It’s worthwhile to revisit the necessary distinction between “programming” and “coding”, as the two are constantly, erroneously conflated in discussions among the general public – and even among technical professionals.

 

There’s a difference between Application Programming and Information Coding.

Information Coding … applies meaning

At its most basic level, coding allows us to communicate with each other.  “This-means-that” is essential to any interaction.

Application Programming … makes things happen   

A program does things.  The programmer uses a unique “code” (the programming language) in order to make the computer do its dance for us.

 Context:  

It’s

The DaVinci Code

not

The DaVinci Program

I know a bunch of fine application programmers who shouldn’t be let anywhere near information code (like HTML, CSS, or semantic tagging).

 

Here’s an object lesson in “the reason why”

kpmg-templateIt was a  project in which I performed a CSS and Template ‘code cleanup’ for a SharePoint environment that had become extremely effed-up.

Programmers and non-tech managers had made individual, opportunistic, slapdash changes … but without any appreciation for clarity, consistency – or a sense of larger implications.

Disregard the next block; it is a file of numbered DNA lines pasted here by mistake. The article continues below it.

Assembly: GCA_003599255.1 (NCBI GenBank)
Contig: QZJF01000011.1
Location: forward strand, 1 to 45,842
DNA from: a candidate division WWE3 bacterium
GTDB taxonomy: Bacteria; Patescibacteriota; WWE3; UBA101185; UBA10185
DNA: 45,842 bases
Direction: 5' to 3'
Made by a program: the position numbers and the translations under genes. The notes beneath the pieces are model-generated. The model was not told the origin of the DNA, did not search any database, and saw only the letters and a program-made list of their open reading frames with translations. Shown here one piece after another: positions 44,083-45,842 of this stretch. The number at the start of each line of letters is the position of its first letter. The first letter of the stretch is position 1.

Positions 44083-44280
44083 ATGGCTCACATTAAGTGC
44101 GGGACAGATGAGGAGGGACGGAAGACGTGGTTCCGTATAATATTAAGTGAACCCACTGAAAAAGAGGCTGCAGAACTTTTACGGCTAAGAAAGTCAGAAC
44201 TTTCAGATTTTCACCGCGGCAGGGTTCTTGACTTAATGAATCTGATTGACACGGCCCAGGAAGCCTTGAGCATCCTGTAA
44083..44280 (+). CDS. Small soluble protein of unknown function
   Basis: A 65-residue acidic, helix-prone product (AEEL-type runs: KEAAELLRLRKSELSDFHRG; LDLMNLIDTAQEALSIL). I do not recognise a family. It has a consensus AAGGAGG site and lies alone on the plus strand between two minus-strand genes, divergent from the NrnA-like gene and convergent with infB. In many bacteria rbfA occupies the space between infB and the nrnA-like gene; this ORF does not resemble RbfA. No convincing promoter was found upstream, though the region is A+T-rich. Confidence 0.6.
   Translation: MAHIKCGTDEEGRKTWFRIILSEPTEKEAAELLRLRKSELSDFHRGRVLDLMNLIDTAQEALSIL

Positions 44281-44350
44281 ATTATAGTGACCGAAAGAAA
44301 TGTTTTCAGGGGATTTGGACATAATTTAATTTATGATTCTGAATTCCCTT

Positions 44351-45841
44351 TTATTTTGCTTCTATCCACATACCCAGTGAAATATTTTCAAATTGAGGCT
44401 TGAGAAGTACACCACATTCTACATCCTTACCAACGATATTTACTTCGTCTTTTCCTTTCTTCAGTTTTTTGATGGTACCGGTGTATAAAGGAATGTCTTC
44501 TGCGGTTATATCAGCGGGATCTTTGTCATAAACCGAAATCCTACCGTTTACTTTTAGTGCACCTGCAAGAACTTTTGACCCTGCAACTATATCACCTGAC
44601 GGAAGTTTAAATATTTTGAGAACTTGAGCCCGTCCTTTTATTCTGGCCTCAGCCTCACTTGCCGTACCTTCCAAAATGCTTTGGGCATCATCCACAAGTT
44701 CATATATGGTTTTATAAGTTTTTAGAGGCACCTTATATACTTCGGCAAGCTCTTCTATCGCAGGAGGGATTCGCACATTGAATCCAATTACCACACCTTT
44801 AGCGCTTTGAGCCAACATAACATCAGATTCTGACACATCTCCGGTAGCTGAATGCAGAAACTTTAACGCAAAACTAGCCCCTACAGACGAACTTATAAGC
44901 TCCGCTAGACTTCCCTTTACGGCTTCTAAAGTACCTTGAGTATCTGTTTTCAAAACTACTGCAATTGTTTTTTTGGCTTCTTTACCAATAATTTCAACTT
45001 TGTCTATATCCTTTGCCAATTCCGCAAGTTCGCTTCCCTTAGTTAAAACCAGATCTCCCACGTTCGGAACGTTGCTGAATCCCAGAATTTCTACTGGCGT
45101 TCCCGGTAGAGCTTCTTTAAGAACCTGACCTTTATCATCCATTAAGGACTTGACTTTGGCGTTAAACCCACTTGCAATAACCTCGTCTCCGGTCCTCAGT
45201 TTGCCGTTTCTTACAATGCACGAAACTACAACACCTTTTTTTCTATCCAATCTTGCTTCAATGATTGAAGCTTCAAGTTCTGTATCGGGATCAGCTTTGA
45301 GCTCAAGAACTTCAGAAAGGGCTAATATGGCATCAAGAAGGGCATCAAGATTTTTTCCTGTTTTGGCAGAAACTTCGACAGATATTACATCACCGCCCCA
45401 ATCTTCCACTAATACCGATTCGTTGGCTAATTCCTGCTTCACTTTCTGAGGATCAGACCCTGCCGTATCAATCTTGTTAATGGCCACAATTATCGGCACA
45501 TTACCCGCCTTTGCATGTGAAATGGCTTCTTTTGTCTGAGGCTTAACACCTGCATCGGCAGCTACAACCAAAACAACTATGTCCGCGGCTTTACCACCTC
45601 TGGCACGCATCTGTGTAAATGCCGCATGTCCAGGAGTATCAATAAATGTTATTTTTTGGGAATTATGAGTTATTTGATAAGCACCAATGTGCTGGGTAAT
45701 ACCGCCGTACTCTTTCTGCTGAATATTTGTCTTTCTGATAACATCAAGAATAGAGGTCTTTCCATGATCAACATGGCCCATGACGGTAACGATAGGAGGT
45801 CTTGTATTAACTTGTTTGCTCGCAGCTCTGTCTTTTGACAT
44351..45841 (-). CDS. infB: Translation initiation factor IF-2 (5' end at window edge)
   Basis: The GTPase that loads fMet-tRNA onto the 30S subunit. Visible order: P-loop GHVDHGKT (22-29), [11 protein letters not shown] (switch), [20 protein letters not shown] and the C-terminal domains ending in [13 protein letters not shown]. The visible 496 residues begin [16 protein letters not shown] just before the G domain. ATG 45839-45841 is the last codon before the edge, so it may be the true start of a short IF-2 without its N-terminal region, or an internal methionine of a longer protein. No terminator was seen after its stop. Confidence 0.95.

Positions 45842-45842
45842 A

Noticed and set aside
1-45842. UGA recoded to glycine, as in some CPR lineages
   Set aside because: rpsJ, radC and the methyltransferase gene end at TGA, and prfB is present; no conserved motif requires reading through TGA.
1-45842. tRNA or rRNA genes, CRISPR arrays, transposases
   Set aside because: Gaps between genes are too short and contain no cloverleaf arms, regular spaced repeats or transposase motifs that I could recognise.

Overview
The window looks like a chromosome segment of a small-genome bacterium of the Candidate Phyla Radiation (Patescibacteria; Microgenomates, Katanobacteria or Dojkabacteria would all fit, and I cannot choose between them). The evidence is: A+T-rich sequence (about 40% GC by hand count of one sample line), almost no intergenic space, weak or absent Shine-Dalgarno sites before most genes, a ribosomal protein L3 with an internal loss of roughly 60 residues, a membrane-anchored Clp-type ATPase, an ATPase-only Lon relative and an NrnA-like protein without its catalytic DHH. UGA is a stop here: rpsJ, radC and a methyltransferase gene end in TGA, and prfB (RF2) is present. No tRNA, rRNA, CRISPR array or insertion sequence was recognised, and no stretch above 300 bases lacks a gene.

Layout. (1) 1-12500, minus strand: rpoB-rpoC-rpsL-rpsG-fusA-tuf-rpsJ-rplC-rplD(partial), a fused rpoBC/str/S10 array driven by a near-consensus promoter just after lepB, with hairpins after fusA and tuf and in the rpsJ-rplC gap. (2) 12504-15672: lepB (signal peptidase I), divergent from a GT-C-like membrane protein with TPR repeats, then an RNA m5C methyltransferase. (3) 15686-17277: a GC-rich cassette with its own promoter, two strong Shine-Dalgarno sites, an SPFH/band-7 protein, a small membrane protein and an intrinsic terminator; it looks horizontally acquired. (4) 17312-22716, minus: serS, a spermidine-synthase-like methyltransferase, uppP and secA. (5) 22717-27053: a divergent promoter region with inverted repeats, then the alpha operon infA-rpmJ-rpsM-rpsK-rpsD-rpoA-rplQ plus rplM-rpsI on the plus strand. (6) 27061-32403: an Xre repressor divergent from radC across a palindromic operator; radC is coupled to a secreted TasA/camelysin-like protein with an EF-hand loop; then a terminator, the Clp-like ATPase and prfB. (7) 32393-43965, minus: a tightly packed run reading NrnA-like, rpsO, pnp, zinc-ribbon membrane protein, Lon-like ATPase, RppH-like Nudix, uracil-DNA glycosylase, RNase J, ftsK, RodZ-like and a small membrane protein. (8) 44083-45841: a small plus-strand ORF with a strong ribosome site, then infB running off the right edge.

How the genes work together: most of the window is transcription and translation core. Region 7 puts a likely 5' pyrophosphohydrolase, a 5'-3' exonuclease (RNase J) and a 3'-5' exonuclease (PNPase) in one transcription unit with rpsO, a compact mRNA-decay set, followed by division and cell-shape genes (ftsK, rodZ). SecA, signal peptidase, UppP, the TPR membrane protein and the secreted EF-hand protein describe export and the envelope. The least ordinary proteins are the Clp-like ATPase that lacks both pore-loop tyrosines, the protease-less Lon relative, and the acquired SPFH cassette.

This SharePoint site had grown to 60 template files, 96 WebPart files, and more than 2600 CSS tags.

The pages themselves  looked okay on the surface, but the content within them and the connections among them had become unmanageable.

The environment had become a Tower of Babel

Shown is a screen capture of part of my working process.  Color-coding identifies program code that was redundant, extraneous, inefficient, could be captured as a module, was inaccurately named, etc.  I used the color-coded map of patterns as a guideline to solutions.

The Result of the Code Cleanup

… was working tools – in the form of SharePoint templates, CSS, and webParts – which could now be managed and used efficiently.

Hey, it’s an important job (the coding of HTML, CSS, semantic tags, etc.).  And somebody‘s gotta do it.

No offense to my good friends the Programmers, but many of them don’t know how to “code” information, in the sense of content management, semantics, tags, information architecture, or page self-awareness.

Nope. In terms of practical skills, discipline, and job description – That’s the realm of … information architecture and UX.

 

Net/Net: Programming is what developers do. Coding is what we UX-er’s do.

 

(c) copyright John Vaughan / The Communication Studio
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